NAME

Question types


Start with


Question limit

of 197 available terms

Advertisement Upgrade to remove ads
Print test

5 Written questions

5 Matching questions

  1. Adenine
  2. Enzyme Assay
  3. Mitochondrial Matrix
  4. Nucleotide
  5. Irreversible Inhibitors
  1. a
    Also known as A and Ade, this is a nucleobase (a purine derivative) with a variety of roles in biochemistry including cellular respiration, in the form of both the energy-rich adenosine triphosphate (ATP) and the cofactors nicotinamide adenine dinucleotide (NAD) and flavin adenine dinucleotide (FAD), and protein synthesis, as a chemical component of DNA and RNA.[2] The shape of adenine is complementary to either thymine in DNA or uracil in RNA.
  2. b
    The basic building block of nucleic acids, such as DNA and RNA. It is an organic compound made up of nitrogenous base, a sugar, and a phosphate group.
  3. c Usually not of biological origins, these act by forming strong covalent bonds with the enzyme, poisoning them. The bond is so strong it is irreversible and example of this would be heavy metal toxicity.
  4. d This matrix contains soluble enzymes that catalyze the oxidation of pyruvate and other small organic molecules.
    It also contains the mitochondria's DNA and ribosomes. The word "matrix" stems from the fact that this space is viscous, compared to the relatively aqueous cytoplasm.
  5. e A technique used to measure the rate of activity of an enzyme by measuring the products expected of the enzyme activity, for example CO₂.

5 Multiple choice questions

  1. Cells are broken up by a homogeniser (blender). This releases the organelles from the cell. The resultant fluid is known as the homogenate, which is then filtered to remove any complete cells and large pieces of debris.

  2. An organism whose cells contain complex structures enclosed within membranes. The defining membrane bound structure thats sets them apart from prokaryotic cells is the nucleas or nuclear envelope within which the genetic material is carried. All species of large complex species are eukaryotes, including animals, plants and funghi.

  3. An isomer of citrate formed after the T2 reaction in the TCA cycle.Isocitrate is formed from citrate with the help of the enzyme aconitase, and is acted upon by isocitrate dehydrogenase.
  4. Flux, or metabolic flux is the rate of turnover of molecules through a metabolic pathway. Flux is regulated by the enzymes involved in a pathway. Within cells, regulation of flux is vital for all metabolic pathways to regulate the metabolic pathway's activity under different conditions. Flux is therefore of great interest in metabolic network modelling, where it is analysed via flux balance analysis.

  5. In biochemistry and molecular biology, this structure of a protein or any other macromolecule is its three-dimensional structure, as defined by the atomic coordinates.[6] Proteins and nucleic acids are capable of diverse functions ranging from molecular recognition to catalysis. Such functions require a precise three-dimensional tertiary structure. While such structures are diverse and seemingly complex, they are composed of recurring, easily recognizable tertiary structure motifs that serve as molecular building blocks. Tertiary structure is considered to be largely determined by the biomolecule's primary structure, or the sequence of amino acids or nucleotides of which it is composed. Efforts to predict tertiary structure from the primary structure are known generally as structure prediction.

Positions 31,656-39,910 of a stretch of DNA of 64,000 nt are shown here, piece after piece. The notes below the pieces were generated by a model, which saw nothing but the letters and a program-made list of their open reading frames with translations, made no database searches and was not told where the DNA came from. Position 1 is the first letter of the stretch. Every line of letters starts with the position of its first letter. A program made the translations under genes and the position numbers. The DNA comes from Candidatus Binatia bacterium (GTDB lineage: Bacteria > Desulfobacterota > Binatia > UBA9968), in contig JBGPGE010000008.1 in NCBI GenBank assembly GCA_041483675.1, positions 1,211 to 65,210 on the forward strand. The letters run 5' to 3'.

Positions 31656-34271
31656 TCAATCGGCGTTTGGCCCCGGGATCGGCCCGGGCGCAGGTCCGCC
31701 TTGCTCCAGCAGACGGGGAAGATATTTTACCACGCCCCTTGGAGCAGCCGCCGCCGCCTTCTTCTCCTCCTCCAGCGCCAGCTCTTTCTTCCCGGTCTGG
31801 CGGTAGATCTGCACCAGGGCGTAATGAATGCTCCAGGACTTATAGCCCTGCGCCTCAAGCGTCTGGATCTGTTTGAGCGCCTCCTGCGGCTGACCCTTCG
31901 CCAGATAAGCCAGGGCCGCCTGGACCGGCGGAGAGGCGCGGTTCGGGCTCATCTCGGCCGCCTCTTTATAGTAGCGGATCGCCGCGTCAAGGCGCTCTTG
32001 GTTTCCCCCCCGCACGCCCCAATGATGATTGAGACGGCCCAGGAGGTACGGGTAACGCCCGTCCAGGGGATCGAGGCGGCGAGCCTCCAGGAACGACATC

5 True/False questions

  1. Chemiosmotic HypothesisThe hypothesis of the movement of ions across a selectively permeable membrane, down their electrochemical gradient, generates energy. More specifically, it relates to the generation of ATP by the movement of hydrogen ions across a membrane during cellular respiration.
    An Ion gradient has potential energy and can be used to power chemical reactions when the ions pass through a channel.
    Hydrogen ions (protons) will diffuse from an area of high proton concentration to an area of lower proton concentration. Peter Mitchell proposed that an electrochemical concentration gradient of protons across a membrane could be harnessed to make ATP. He linked this process to osmosis, the diffusion of water across a membrane, which is why it is called chemiosmosis.
    ATP synthase is the enzyme that makes ATP by chemiosmosis. It allows protons to pass through the membrane using the kinetic energy to phosphorylate ADP making ATP. The generation of ATP by chemiosmosis occurs in chloroplasts and mitochondria as well as in some bacteria.

          

  2. Non Polar
    A multisubunit protein which holds gap junctions together in animal cells.

          

  3. Hydrophillic residues/amino acidAmino acids which are polar and are attracted to water examples are Glutamine, Serine,Theronine, Histodine, Lysine. Hydrophbicity is also affected by pH levels in some cases.

          

  4. Michaelis-Menton equationThe name given to a growing polypeptide chain. Literally translated this word means beginning to exist or develop.

          

  5. Metabolic channellingSubstrate channeling is when the intermediary metabolic product of one enzyme is passed directly to another enzyme or active site without being released into solution. When several consecutive enzymes of a metabolic pathway channel substrates between themselves, this is called a metabolon. Channeling can make a metabolic pathway more rapid and efficient than it would be if the enzymes were randomly distributed in the cytosol, or prevent the release of unstable intermediates. It can also protect an intermediate from being consumed by competing reactions catalyzed by other enzymes.

          

Create Set